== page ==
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Washington: Legislative Session Adjourns Sunday

Friday, April 21, 2017

Washington: Legislative Session Adjourns Sunday

On Sunday, the Washington Legislature will adjourn its 2017 Legislative Session.  Numerous bills were filed this session that would impact your Second Amendment rights, with a few passing and reaching Governor Inslee’s desk for his signature.

Governor Inslee signed House Bill 1100 on April 6.  Sponsored by Rep. David Taylor (R-15), HB 1100 creates a renewal notice postcard for concealed pistol licenses that will be sent out 90 days before the expiration.  This is a simple way to help remind citizens to renew their concealed pistol licenses in a timely manner.

House Bill 1612, sponsored by Rep. Tina Orwall (D-33), addresses one of the problems created by the overwhelmingly flawed I-594 law by creating an exemption to allow for temporary private transfers to prevent suicide.  Further, this bill expands the definition of family to include parents-in-law and siblings-in-law, and provides that transfers between family members will now include loans, not just gifts, as was passed with I-594.  HB 1612 now awaits the Governor’s signature.

Senate Bill 5268, sponsored by Sen. Dean Takko (D-19), creates an optional renewal notice for holders of concealed pistol licenses where applicants who choose to list an email address will receive a renewal notice email within 60 days of their permit’s expiration date. This is another simple way to help remind citizens to renew their concealed pistol licenses in a timely manner. SB 5268 now awaits the governor’s signature.

Senate Bill 5552, sponsored by Sen. Jamie Pedersen (D-43), addresses some of the problems created by the overwhelmingly flawed I-594 law. It provides certain exemptions to the ban on private transfers and clarifications to certain areas of the law that have caused much confusion. SB 5552 now awaits the Governor’s signature.

Unfortunately, Senate Bill 5256, sponsored by Sen. Joe Fain (R-47), also heads to the Governor for his signature.  SB 5256 allows for a new “permanent” order with no expiration date, which could result in the loss of Second Amendment rights without due process.  Amendments introduced by state Senator Mike Padden (R-4) and state Representative Jay Rodne (R-5) were adopted in both the Senate and House versions of the bill to allow respondents to petition once per year to have their firearms rights restored by showing there has been a material change in circumstances.  Your NRA-ILA has worked to make improvements to the bill to protect against infringements on Second Amendment rights, yet remains opposed to the legislation as there is not sufficient due process built in prior to granting these orders that could ultimately result in the permanent removal of a constitutional right.

Through the combined efforts of citizens like you, vigilant legislators defeated several other anti-gun bills listed below:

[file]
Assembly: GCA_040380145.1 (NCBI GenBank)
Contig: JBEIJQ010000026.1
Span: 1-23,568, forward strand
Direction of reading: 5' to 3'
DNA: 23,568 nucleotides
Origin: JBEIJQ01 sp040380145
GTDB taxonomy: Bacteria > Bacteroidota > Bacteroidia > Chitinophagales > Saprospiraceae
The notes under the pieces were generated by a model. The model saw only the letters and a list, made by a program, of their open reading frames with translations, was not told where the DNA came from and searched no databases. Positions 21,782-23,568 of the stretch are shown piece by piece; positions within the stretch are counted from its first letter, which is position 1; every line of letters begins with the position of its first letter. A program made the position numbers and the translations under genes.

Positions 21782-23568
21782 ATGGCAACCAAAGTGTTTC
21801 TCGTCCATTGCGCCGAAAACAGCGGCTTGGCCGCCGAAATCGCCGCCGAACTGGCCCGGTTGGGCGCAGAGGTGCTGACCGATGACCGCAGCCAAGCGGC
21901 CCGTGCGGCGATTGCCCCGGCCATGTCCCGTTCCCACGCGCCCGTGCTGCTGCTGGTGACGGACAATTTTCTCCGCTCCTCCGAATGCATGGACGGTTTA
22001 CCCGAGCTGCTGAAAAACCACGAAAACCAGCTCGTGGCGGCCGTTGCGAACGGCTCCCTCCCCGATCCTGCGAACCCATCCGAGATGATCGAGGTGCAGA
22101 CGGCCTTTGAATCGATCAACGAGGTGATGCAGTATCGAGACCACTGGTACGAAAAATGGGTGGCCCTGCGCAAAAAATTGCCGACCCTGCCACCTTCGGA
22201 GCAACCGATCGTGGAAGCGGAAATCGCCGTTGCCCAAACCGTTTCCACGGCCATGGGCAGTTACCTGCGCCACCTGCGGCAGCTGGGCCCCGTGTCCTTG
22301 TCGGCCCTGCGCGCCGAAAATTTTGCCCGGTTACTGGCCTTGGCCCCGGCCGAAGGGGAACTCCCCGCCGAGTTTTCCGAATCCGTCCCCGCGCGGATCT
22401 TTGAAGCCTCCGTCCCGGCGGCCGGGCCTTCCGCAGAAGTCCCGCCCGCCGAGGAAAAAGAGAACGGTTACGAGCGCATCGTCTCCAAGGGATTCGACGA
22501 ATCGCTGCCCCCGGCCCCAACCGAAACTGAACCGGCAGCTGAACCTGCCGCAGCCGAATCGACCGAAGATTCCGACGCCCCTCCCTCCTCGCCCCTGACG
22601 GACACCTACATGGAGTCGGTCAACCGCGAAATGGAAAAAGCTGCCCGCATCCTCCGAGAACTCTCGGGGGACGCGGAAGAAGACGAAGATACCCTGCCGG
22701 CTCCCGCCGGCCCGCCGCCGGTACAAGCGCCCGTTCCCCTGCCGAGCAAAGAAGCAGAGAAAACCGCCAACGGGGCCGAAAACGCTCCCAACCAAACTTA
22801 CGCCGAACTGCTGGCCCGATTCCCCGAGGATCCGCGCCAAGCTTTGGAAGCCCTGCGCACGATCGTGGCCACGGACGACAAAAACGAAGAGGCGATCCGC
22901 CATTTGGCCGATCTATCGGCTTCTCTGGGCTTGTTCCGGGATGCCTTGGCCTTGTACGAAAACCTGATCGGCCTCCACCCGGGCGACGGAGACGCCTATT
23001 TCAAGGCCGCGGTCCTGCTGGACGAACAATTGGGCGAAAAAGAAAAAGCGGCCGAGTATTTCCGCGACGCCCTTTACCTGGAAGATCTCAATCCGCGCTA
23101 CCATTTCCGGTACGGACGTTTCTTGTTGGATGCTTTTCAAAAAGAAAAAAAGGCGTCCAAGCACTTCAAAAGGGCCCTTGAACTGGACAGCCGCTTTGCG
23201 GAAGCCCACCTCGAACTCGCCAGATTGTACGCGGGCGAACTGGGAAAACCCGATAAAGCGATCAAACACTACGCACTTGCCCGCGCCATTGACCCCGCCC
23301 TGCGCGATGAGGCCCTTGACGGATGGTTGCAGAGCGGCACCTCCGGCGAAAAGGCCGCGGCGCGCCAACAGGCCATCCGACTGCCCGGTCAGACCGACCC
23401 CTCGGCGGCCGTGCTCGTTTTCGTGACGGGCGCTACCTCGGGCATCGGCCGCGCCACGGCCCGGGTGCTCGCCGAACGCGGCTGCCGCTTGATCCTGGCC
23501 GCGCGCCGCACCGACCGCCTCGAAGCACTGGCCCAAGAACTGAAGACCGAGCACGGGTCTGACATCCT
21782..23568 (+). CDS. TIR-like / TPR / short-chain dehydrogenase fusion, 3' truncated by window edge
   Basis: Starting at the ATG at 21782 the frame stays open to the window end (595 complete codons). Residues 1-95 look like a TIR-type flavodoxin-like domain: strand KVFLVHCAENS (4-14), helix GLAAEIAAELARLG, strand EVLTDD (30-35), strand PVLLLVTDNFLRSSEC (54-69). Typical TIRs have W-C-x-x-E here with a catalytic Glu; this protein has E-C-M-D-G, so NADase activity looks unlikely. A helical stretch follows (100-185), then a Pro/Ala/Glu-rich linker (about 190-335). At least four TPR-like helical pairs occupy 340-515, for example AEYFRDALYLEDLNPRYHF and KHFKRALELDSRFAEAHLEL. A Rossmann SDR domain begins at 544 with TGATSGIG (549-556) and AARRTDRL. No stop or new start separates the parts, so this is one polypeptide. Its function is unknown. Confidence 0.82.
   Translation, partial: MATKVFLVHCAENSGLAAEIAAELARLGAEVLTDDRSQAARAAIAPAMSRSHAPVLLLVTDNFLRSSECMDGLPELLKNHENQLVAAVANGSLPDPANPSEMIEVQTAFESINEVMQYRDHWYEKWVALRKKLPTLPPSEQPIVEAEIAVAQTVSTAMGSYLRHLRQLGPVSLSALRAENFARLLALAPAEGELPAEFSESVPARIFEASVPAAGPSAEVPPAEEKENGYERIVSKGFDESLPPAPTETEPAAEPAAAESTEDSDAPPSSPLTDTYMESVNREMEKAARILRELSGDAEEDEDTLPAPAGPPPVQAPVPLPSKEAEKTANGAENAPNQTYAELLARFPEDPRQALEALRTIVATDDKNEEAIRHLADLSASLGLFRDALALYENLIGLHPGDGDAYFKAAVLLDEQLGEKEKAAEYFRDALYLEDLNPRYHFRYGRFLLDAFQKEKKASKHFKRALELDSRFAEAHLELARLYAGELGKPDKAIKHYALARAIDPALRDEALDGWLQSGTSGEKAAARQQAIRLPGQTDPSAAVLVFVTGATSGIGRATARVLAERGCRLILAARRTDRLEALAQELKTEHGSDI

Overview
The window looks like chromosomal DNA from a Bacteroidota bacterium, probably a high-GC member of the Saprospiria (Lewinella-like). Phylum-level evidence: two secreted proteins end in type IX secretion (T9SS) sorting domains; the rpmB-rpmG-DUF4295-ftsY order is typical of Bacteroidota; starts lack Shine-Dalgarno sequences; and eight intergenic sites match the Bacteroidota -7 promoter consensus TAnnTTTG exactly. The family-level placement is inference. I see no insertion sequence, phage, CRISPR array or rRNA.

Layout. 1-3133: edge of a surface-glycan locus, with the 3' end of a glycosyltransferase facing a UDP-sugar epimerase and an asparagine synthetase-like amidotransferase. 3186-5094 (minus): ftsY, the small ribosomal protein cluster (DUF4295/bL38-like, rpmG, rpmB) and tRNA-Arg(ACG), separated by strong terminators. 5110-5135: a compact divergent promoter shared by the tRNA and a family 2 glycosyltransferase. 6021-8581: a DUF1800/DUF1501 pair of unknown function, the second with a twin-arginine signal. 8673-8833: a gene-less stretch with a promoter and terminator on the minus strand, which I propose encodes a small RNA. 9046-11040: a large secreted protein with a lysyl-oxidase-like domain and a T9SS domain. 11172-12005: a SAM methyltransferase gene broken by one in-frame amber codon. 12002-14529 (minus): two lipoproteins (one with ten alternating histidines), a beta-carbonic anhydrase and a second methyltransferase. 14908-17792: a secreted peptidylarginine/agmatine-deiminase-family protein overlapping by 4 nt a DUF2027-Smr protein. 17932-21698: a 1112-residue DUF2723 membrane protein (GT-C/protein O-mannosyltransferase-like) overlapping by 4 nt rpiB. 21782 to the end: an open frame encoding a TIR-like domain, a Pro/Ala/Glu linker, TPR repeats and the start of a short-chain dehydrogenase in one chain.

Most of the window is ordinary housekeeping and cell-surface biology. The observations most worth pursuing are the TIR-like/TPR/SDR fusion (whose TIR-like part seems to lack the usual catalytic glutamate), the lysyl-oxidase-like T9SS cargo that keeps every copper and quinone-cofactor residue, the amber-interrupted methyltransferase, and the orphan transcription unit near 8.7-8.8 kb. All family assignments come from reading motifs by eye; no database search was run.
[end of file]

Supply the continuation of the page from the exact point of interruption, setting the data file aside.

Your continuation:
Last year, Attorney General Bob Ferguson promised to introduce legislation this session to ban the sale of popular and commonly-owned modern semi-automatic rifles and standard capacity ammunition magazines.  As expected, Sen. David Frockt (D-Seattle) sponsored Senate Bill 5050 to ban those magazines and Rep. Strom Peterson (D-Edmonds) sponsored House Bill 1387 to establish an onerous licensing scheme.

House Bill 1384, sponsored by Rep. Roger Goodman (D-45), would have also amended the existing “Sexual Assault Protective Orders” to allow for a new “permanent” order with no expiration date.

House Bill 1483, sponsored by Rep. Tana Senn (D-41), would have allowed for the destruction of all firearms confiscated by or forfeited to the Washington State Patrol.  Like other seized items, these firearms should be sold by law-enforcement to generate revenue, instead of spending money to have them destroyed.

House Bill 1122, sponsored by Rep. Ruth Kagi (D-32), would have threatened law-abiding gun owners with huge fines and potential imprisonment to force them to lock up their firearms and render them useless for any self-defense scenario.  In addition to being unenforceable, such a bill is a one-size fits all approach and a solution to a non-existent problem.

While the 2017 Washington Legislative Session is coming to an end, lawmakers have announced that they will reconvene for a special session on Monday to address other issues. Your NRA will continue to monitor the session in Olympia for action relating to Second Amendment rights.

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Established in 1975, the Institute for Legislative Action (ILA) is the "lobbying" arm of the National Rifle Association of America. ILA is responsible for preserving the right of all law-abiding individuals in the legislative, political, and legal arenas, to purchase, possess and use firearms for legitimate purposes as guaranteed by the Second Amendment to the U.S. Constitution.